Welcome to Laurie Goodman's blog. I use this space to share news and opinions about education and schools in Ridgewood, the state of New Jersey and the nation, in addition to other issues I'm personally interested in. I invite you to share your thoughts, feelings, questions or opinions, too, by posting comments on any blog entry. Please observe basic courtesy -- keep your comments focused on issues, no personal attacks or bullying, please. Contact me directly at: lauriegood@mac.com

Sunday, February 15, 2009

Thinking about quality teachers

Just read an interesting Op-Ed in the New York Times by Nicholas Kristof (thanks for the idea, Mr. McNamar), about what he calls the crisis in American education. His conclusion is that teacher quality is the number one deciding factor in educational quality -- not class sizes, spending per student, wealthy district or poor district... Kristof says, "Good teachers matter more than anything; they are astonishingly important. It turns out that having a great teacher is far more important than being in a small class, or going to a good school with a mediocre teacher."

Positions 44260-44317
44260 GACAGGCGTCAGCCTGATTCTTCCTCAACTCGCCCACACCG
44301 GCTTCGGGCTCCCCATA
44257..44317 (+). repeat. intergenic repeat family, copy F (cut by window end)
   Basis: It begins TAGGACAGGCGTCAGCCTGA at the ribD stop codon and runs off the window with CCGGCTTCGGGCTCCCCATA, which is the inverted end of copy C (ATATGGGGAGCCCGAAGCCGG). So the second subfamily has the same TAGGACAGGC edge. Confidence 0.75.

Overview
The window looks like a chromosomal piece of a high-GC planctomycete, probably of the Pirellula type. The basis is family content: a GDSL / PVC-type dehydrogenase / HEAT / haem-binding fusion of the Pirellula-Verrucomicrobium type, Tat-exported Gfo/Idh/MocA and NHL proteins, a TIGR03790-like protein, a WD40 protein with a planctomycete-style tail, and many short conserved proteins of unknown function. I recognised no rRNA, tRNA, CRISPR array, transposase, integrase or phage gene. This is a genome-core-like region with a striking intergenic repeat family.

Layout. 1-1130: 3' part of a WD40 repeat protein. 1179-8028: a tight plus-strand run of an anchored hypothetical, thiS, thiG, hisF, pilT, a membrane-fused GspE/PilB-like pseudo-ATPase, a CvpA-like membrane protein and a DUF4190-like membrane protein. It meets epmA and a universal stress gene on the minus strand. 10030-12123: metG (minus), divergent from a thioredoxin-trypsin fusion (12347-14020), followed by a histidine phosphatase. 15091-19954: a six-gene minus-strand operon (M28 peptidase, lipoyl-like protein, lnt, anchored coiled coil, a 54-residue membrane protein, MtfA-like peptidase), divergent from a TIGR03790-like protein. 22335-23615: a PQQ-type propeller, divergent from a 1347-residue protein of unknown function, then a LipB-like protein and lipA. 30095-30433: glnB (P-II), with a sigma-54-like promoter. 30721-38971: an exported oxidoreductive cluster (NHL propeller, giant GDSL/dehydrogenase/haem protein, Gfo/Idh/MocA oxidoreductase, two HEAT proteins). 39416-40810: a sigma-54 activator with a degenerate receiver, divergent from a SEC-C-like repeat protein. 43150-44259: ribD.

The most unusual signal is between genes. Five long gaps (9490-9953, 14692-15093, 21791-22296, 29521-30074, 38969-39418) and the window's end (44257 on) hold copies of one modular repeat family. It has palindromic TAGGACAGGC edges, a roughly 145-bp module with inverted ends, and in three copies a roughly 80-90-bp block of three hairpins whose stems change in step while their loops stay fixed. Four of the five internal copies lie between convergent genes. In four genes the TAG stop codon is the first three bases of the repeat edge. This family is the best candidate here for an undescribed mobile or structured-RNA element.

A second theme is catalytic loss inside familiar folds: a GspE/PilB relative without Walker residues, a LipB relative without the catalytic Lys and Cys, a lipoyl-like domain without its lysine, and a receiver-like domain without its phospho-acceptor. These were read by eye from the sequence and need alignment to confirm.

But the thing I found most fascinating was when I went to Mr. Kristof's blog and saw that there were 509 comments posted about his column. Many, many of those that I read were from teachers. And one thing was clear: they certainly did not have a consensus on what the issues are. Some of them said class sizes were the deciding factor. Some said parent involvement. Some said money (as in, teachers should be paid more than administrators).

I did see one recurring thing that I've been thinking about lately. The concept of teacher leadership and teamwork. One writer said, "Right now it is still the case that teachers work alone instead of as a team charged to achieve results." He argued that teachers (and their supervisors) need to work as a team to close the gaps in practice and results.

I am certainly new to the internal workings of school administration and teaching, but I find this pretty fascinating. It does seem to me that teachers are often alone. I'm sure I don't see the collaboration that does go on, but my suspicion is that a lot more of it could happen. I've met some amazing, motivated, creative teachers in my years as a parent. I've also met some teachers that were just sort of "there." Getting some of the former's skill to rub off on the latter seems like the sort of "professional development" that benefits more teachers, and thus more students, with a greater return on investment. Something to think about...

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